The undead heart

b7e9260585815d324f4850ebd699eaf3In my head

there’s a record on a turn table glossy and black

when it gets to certain grooves I recognize the play of needle over vinyl and each crackle is a familiar passage through well-worn emotion

I turn everything on to create loudness

to expunge what I hear by drowning out

the washing machine, the dish washer, the blender, the coffee grinder, the lawn mower, the radio, the alarm clock, the hair dryer

I run the bath, I run the shower, I run the sprinkler, I run the garbage disposal, I run away from the song

It has one word going round and round

one face, one memory, two memories, a thousand

a wrist with a silver bracelet on, flung in sleep against burgundy sheet

every time you brushed the hair away from my eye, every squeeze of our fingers captured, every kiss, every smile, every year I see the wave of loss it is not so far beyond turbulence

today the clouds will not clear, I get in the car, I tune to the loudest song, I scream as I drive, years burning my eyes, straining to see through my own download

If I had a name for it that name would be wreckage, ruin, destruction, destroyed, unplug  me, burn it out, scold,  defeat, disintegrate, desolate, muted, drowning and burning at once

I would be a legion of black horses sweating sorrow

I would be a night never turning into tomorrow

I would be a shroud worse than death for the one glimmer

that hurts the worst and makes you hold your breath ever deeper

a chain, a spike, a hammer, a knife

and all I felt was love

and all I wanted was you

and all I am is nothing

It plays round and round

like two hands cupping sound

no amount of running or noise can disturb

the undead heart

66 thoughts on “The undead heart

  1. “It plays round and round

    like two hands cupping sound

    no amount of running or noise can disturb

    the undead heart” – Your poetry always lingers after reading because you create images like this one. Truly amazing.

  2. Candice, I love the metaphor of her agony of lost love playing round and round. You need to get off and move on, but you just can’t as you replay what happened again and again. Keith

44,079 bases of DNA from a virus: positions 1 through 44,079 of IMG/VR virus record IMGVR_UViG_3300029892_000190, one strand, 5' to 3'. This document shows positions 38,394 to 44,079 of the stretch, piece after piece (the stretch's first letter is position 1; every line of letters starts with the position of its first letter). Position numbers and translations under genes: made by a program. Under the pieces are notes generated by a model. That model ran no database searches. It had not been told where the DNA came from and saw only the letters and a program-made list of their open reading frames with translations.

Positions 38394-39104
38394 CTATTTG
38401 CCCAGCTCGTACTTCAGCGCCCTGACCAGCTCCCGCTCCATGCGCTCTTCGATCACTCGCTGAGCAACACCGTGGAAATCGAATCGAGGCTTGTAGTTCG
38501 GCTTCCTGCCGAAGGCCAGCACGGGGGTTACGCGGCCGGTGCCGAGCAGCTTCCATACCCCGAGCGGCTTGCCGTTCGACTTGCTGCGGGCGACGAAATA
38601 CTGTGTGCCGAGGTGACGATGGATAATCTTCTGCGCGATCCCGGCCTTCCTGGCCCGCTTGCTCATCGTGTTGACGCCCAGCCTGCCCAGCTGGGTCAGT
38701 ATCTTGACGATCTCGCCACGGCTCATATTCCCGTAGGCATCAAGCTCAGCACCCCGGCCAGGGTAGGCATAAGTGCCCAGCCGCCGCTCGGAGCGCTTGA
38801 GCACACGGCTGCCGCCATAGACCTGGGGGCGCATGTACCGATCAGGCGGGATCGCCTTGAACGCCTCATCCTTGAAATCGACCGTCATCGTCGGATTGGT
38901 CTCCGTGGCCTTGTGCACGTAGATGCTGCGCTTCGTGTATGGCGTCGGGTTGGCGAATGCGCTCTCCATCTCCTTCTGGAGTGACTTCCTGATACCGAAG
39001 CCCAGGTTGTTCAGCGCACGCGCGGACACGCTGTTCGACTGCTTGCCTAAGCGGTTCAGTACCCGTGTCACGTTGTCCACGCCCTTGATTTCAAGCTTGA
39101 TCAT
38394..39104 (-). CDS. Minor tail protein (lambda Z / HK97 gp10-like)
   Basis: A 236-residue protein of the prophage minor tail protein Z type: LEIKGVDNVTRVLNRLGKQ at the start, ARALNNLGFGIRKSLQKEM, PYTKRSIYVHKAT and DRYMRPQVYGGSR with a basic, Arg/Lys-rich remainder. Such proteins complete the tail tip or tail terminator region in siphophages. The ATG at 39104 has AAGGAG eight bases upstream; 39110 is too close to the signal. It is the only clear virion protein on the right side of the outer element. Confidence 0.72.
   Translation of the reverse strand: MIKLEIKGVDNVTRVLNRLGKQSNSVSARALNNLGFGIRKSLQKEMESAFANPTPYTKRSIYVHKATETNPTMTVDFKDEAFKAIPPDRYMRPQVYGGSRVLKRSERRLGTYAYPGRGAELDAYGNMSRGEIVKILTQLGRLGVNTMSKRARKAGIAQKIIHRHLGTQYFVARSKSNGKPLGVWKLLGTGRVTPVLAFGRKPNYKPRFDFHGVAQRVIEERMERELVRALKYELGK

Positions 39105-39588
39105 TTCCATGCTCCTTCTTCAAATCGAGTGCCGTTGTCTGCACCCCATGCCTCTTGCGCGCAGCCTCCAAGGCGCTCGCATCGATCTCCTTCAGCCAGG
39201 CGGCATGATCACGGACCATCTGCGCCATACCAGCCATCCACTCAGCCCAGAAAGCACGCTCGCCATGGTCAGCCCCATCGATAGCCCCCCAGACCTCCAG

3. “play of needle over vinyl and each crackle is a familiar passage”, for some reason, I thought of that movie “Paper Moon”, not for the story, but for the music playing in the background. Don’t know why, but there was a certain sound back then in that era, and it was appealing to me. Loved this poem, as I always with others you write.

  4. The undead heart is real for me as on certain occasions, I will make an attempt to reach her with what is left of my undead heart. With every attempt of unreply, I realize I might not exist in her world anymore and my undead heart will die the same moment I do. I miss her. Thank you!

  5. This poem and its power have stayed in my head, and to the crackling sound of old vinyl I still hear repeated, “I would be a legion of black horses sweating sorrow” – a line I especially love – and also, “a chain, a spike, a hammer, a knife” because of its perfect hammering rhythm, driving your angst home. There be something Shakespearean in thy words, methinks.

  6. What’s so funny though is if it’s true you live a routine and uneventful life, how well you are the very opposite as a writer. I truly find that a talent because it means you actually rely upon creativity alone as your muse and you use it in ways, that others who maybe have interesting stories in their lives, do not. I cannot imagine you being uneventful in any respect – the world beyond the veil you own

  7. The events are very small ones. Not that I think you have to go on world cruises, visit Disneyland or join an NGO to have an eventful life. The events are small but I’d rather watch a nest full of blackbird chicks hatch than shake paws with Mickey Mouse 🙂